Commissioner Cracks Down on Businesses Whose Practices Assist Identity Thieves

November 26, 2004

Following an Edmonton Police Service investigation where two people were charged in a credit check investigation the Office of the Information and Privacy Commissioner plans to crack down on businesses whose practices aid identity thieves.

The police found information consisting of sensitive personal financial information of individuals, such as cell phone contracts, credit information held by a debt collection agency, bank account information, and return of goods slips with detailed credit card information. In the hands of unauthorized persons, personal information of this kind can be used to steal identities and open bank accounts, make credit card charges, rent vehicles, and redirect mail, among other things.

“Businesses are making it too easy for identity thieves,” says Commissioner Frank Work. “It is a priority of this office to stop businesses from engaging in practices that put Albertans’ personal information at risk,” adds the Commissioner.

Organizations under Alberta’s Personal Information Protection Act and Section 34 in particular, are obligated to safeguard personal information especially when disposing of or destroying information.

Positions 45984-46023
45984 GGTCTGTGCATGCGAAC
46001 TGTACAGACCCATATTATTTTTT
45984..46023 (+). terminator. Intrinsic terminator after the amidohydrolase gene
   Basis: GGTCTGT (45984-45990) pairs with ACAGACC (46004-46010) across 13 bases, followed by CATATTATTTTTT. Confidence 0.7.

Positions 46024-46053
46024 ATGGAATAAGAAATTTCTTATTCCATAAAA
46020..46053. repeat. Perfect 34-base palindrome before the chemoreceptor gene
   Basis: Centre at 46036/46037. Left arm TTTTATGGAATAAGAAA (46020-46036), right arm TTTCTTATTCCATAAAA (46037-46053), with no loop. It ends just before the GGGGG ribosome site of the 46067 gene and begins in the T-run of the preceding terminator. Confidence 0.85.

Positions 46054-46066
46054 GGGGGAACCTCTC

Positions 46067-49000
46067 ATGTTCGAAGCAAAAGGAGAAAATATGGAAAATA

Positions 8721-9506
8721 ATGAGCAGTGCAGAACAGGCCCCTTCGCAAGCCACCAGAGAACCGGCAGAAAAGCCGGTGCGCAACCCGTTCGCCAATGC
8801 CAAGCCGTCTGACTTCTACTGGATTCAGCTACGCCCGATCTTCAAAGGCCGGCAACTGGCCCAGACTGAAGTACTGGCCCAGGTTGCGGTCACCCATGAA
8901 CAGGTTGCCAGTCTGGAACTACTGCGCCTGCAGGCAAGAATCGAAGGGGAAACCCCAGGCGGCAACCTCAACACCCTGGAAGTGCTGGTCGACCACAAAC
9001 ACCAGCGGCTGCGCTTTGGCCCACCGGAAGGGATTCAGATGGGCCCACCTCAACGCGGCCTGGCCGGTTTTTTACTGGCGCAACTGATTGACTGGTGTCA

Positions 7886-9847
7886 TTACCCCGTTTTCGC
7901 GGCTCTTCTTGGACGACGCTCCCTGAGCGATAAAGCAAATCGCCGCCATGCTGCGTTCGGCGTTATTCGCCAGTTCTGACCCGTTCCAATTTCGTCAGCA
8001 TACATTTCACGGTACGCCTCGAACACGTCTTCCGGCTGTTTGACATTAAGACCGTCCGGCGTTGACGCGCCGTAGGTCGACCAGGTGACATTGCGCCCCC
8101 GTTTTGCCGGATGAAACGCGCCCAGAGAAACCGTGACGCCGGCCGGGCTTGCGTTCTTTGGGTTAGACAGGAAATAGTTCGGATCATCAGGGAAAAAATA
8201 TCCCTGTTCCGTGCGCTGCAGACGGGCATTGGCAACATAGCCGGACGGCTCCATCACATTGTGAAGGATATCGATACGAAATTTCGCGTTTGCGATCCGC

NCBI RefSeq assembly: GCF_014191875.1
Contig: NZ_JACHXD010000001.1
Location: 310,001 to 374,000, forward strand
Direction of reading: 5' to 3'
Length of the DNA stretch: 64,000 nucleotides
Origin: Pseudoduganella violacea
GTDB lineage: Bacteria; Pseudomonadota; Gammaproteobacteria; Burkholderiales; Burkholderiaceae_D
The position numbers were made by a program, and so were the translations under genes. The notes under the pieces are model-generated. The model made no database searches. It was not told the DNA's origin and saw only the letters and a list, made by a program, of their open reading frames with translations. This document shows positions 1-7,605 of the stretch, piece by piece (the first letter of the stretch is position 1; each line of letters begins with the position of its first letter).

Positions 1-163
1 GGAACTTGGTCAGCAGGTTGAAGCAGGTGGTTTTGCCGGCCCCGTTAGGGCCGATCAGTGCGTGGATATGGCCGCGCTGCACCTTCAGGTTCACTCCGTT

The Commissioner reminds organizations of the risk that results from insecure disposal and destruction of personal information. Among other things, organizations should:

  • shred or permanently destroy paper records that reveal personal information of customers or employees
  • limit the personal information collected in the first place
  • limit access to who needs to know
  • pay attention to the disposal of electronic information – hard drives must be completely wiped, and electronic storage media must be securely destroyed
  • right now go and look in your garbage and recycle bins and examine what you are handing to identity thieves.

Additional information about how individuals can protect themselves from identity theft is available on the Commissioner’s website and the website of the Office of the Privacy Commissioner of Canada.